Last updated March 4th, 2022.
The stock market’s day-to-day movements are surprisingly random and rarely based on logic.
Why? It’s because stocks move at the whim of human beings who are often illogical themselves and driven by emotions.
It’s natural: every investor wants greater insight into how a stock might perform in the future. At the higher end, this type of research is financed by billions of dollars from hedge funds and multinational banks.
Yet stock market psychology still remains one of the top influences on your portfolio. Realizing this fact can help you learn how to invest better.
Investment psychology is a vital, but underappreciated element of stock trading. Analysts normally focus on mathematics and trends. However, anyone who ignores human and social aspects of the stock market is making a serious error.
Four different emotions cause the vast majority of investment mistakes – especially if you’re an individual stock trader.
Those four emotions are greed, fear, hope, and regret. Here’s why they could lead to greater losses in your portfolio even compared to an economic recession.
Greed is the desire for money and wealth. When a trader experiences greed, they are only able to think about how much money they have made from a stock… and how much more they can make by keeping their position.
The problem? Profit is not realized until after a position is closed. Until you sell a stock, a trader only has the potential for profit.
Greed can make an investor hold stocks far longer than they should, hoping to achieve greater returns – until their asset price eventually plummets.
Learning how to invest better involves intuition and knowing when to quit while you’re ahead. Make sure to take some capital gains once in awhile.
Fear, arguably the most powerful of all emotions, causes a trader to sell a position regardless of its price. Unlike most other emotions, fear is a survival response.
The Dow Jones Industrial Average took from 1983 until 2007 (24 years) to grow from 1,000 to 14,200.
In contrast, the index took less than two years to lose about 50% of its value (2007-2009) between. That’s the immense power of fear.
Don’t get us wrong: fear is beneficial if it gets you out of a poor trade earlier than normal. Yet it can be dangerous when causing investors to not buy a stock that would otherwise be profitable.
Hope is a feeling of expectation and want. It’s perhaps the second second worst human emotion if you’re a stock investor. That’s because hope will keep a trader in an unprofitable position.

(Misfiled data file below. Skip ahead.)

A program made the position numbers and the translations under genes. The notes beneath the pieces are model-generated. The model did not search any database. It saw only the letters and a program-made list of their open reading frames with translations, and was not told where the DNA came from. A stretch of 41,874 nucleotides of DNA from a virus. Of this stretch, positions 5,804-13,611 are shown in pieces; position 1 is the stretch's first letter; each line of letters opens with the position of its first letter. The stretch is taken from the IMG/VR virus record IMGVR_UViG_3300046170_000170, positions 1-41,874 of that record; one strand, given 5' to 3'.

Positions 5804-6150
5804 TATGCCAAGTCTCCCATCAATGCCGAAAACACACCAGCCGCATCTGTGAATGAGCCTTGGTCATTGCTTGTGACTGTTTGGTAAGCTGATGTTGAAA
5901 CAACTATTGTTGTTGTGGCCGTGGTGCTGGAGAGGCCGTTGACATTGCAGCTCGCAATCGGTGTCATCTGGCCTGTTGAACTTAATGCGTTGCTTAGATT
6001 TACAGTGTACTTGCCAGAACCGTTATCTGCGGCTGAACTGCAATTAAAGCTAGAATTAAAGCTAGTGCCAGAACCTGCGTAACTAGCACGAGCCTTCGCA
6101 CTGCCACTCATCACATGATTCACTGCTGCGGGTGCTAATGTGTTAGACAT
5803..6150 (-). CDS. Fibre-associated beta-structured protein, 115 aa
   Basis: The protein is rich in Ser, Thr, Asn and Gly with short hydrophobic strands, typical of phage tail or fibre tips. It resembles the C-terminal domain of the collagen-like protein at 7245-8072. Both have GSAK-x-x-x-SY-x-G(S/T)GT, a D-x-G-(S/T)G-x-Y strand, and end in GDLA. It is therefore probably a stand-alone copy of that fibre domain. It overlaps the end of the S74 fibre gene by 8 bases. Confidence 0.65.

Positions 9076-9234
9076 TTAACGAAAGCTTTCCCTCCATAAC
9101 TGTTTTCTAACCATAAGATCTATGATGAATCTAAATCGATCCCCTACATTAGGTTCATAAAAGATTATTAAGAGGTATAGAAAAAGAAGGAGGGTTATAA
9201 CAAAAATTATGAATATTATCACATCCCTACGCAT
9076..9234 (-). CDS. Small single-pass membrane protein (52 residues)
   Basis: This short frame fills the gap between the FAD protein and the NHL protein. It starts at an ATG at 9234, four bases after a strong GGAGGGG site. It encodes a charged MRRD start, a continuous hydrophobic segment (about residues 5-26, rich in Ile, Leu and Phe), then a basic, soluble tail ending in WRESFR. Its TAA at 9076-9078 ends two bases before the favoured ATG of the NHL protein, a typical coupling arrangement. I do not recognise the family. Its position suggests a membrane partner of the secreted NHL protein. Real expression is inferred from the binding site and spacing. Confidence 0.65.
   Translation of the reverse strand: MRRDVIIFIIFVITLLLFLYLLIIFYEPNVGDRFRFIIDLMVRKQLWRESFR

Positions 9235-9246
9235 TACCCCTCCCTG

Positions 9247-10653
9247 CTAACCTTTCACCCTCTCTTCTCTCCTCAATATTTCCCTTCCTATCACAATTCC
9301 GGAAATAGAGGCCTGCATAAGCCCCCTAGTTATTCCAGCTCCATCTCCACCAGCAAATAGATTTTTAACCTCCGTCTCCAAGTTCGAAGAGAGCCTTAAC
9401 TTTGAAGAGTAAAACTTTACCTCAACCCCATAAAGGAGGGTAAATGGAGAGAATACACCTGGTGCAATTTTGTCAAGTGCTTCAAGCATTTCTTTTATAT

When a losing stock decides to go up, investors often keep holding in the “hope” of recouping past losses. That’s dangerous because, regardless of your wishes, the market will do what it does anyway.
A good investor should know when to cut their losses. Recognizing that you made a bad trade can bruise anyone’s ego. Nonetheless, it’s better to accept the learning experience and move on.
Regret is a feeling of disappointment over missed opportunities or a poor investment. This emotion can cause an overwhelming loss of focus.
Every experienced stock trader makes a bad investment once in awhile. Moving on is important though. Continuously dwelling on the fact that you lost a bit of money never helps.
Not every choice is a positive one, and feeling regret over them is natural. But an investor must simply learn from what went wrong and find another opportunity.
We all have emotions. Greater self awareness and understanding how your own stock market psychology impacts your trades will help make you a better investor.
The cycle of investor psychology. Stock prices move like a rollercoaster… and so can emotions when your portfolio suddenly rises or drops in value.
Market psychology can be a very powerful tool. Traders usually just wonder if they should buy or sell a stock. Instead, consider asking yourself “what is everyone else doing?”.
Sometimes, not following what other investors do will help your own stock portfolio perform better.
Remember: your trading success will probably depend on intuition and stock market psychology more than crunching numbers.
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